Assessment of Hypoallergenicity of Ten Skincare Products
March 2014 | Volume 13 | Issue 3 | Original Article | 264 | Copyright © March 2014
Staci Brandt PA-C MBA MSa and Peter Lio MDb
aGalderma Laboratories, LP, Fort Worth, TX
bDermatology & Aesthetics of Wicker Park, Chicago, IL
Sensitive skin is a common skin complaint frequently associated with skin diseases or adverse reactions to cosmetic products. Manufacturers have produced numerous products targeted for patients with sensitive skin and frequently label these products as being hypoallergenic. This term implies that the product may be less likely to cause an allergic reaction and be better suited for those with sensitive skin. However, there is no federal regulatory definition of this term and products may not have clinical support of their claim. Patch testing ingredients is frequently done to identify potential irritants; however, patch-testing product formulations may provide more realistic expectations about potential skin sensitivity and help support claims of hypoallergenicity. Ten skincare products were assessed for their sensitizing potential and hypoallergenicity in 14 repeat insult patch test clinical studies, involving over 2,000 subjects. In these studies, the products were deemed to be hypoallergenic if there was no evidence of sensitization or allergic reactions. The results from these trials demonstrated that all ten products were well tolerated, showed no sensitization or allergic reactions, and support claims of hypoallergenicity.
J Drugs Dermatol
Despite its ubiquity, a single definition for “sensitive skin” remains elusive and there is little agreement among dermatologists beyond heightened sensitivity on its symptomatology.1 Most of the research data currently available is based on subjects’ declarations and collected through epidemiological studies.2 Although some 45% of US adults self-report having “sensitive skin”, this designation has not been rigorously defined and dermatologists seem largely involved in the care of this condition.2
The literature does support that sensitive skin is frequently associated with adverse reactions to cosmetic products and certain demographic and ethnic populations may have higher rates of sensitive skin.3-5 Sensitive skin has also been associated with an underlying skin disease such as rosacea, or irritant contact dermatitis.4 Some studies have suggested that sensitive skin is associated with impaired barrier function resulting in marked cutaneous responses to otherwise harmless stimuli.1 The scientific community has yet to identify an acceptable screening test for sensitive skin, however, patch testing of patient skincare products is often recommended if no clear pathology is evident. In two studies that patch-tested skincare ingredients, most subjects had at least one reaction indicating a high prevalence of sensitivity to skincare ingredients among some populations.6,7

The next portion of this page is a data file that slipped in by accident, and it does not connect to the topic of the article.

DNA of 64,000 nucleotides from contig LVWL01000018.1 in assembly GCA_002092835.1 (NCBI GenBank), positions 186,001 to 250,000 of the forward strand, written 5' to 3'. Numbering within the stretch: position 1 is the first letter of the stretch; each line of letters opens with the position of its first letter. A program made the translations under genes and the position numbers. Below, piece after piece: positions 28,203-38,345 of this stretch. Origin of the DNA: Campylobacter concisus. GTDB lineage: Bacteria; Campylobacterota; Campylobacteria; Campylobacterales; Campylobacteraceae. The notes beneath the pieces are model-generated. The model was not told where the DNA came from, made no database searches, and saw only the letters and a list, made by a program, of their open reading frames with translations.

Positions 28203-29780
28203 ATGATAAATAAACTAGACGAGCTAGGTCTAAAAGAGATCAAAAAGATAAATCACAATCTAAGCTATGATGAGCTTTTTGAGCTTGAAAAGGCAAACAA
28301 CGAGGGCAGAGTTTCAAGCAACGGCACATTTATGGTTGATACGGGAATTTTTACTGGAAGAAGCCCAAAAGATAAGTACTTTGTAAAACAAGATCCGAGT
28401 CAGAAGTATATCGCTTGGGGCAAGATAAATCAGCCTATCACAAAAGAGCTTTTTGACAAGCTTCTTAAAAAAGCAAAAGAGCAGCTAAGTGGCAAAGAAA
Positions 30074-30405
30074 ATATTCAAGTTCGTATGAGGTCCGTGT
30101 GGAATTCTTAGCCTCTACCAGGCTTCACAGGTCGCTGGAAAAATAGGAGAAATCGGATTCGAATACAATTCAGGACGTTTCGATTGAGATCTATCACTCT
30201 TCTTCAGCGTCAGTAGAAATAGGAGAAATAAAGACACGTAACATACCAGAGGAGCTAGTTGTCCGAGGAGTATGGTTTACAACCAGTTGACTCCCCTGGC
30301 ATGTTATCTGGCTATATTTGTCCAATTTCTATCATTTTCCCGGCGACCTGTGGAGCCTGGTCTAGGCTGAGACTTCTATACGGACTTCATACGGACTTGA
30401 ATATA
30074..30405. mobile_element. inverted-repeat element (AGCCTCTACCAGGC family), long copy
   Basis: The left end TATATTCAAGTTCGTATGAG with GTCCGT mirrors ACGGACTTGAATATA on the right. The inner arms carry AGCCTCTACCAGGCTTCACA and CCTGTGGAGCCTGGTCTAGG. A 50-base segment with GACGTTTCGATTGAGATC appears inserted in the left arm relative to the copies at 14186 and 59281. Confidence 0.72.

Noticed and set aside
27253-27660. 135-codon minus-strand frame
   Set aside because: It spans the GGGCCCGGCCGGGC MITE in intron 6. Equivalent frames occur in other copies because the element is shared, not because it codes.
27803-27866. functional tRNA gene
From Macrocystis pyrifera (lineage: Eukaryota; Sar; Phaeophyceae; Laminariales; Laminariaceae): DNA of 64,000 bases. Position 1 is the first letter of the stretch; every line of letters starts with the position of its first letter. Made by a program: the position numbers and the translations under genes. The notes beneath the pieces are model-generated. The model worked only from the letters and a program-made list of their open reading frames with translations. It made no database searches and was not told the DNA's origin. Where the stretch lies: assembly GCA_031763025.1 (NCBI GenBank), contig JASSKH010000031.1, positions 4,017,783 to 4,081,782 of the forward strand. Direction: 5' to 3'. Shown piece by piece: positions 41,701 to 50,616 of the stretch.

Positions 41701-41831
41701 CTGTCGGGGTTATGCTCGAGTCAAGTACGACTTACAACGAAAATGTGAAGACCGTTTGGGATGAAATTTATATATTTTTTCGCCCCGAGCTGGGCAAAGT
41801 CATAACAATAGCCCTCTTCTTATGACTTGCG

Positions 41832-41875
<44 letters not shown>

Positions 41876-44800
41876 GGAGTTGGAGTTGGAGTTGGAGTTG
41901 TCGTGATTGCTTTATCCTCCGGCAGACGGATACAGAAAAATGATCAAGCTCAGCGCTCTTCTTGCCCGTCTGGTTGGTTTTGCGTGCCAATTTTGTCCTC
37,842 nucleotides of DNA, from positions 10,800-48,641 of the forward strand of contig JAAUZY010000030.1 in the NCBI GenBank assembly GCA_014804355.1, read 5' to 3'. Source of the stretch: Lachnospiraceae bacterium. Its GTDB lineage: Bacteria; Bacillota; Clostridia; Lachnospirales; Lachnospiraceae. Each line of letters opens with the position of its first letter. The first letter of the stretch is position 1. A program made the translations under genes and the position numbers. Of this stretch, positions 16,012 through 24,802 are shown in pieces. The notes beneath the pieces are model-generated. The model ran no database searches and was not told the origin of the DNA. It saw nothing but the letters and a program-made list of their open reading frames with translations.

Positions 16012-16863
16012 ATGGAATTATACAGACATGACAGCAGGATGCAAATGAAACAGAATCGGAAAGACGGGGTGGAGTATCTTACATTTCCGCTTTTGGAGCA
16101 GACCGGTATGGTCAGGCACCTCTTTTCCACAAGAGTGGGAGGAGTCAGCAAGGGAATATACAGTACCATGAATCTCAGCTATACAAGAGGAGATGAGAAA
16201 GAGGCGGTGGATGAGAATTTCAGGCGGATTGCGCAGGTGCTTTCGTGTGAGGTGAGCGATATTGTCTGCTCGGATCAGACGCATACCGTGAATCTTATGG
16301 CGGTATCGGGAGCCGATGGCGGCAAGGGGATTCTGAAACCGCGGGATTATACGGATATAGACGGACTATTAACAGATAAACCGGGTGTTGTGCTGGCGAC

A number of products are available that are targeted to those with sensitive skin and frequently labeled “hypoallergenic”. Labeling a product as hypoallergenic implies it is less likely to cause an allergic reaction, but may also suggest it is gentler or safer for skin. However, there is no federal regulatory definition that governs the term hypoallergenic, rendering the classification as vague.8 Patch-testing studies that evaluate individual ingredients may not be representative of the irritation potential of skincare products as the concentrations tested may be different from those used in the formulated product. Furthermore, vehicles and formulations can affect the sensitivity to a particular ingredient.9 Testing actual skincare products may provide more realistic expectations about the potential for skin reactions and help support claims of hypoallergenicity.
Several methods are used to evaluate the irritation potential of skincare products (Table 1).1 Patch testing is a common and efficient method to assess irritation. A single application of a raw ingredient or a product is applied to skin under an occlusive patch for a designated time period. At the end of the period, the patch is removed and the skin assessed for signs of irritation. However, far more rigorous testing methodologies exist, capable of eliciting more subtle irritant responses and reactions in the setting of damaged skin that might not otherwise be found. Cumulative irritancy testing is similar to patch testing, except patches are applied daily for 23 hours to the same site for 10 days to 21 days and assessed for irritation.1,10 The chamber scarification test involves scratching the volar forearm down to the papillary dermis, applying test material under a chamber system for 3 days, and evaluating the skin for reactions up to 1 week after chamber removal.1 Repeat insult patch testing (RIPT) is a comprehensive form of testing that assesses the potential for both irritation and sensitization.1,9 Patches are applied at the same site every 48 hours to 72 hours, 3 times a week, for 3 weeks to 4 weeks. After a 2-week period with no applications, test materials are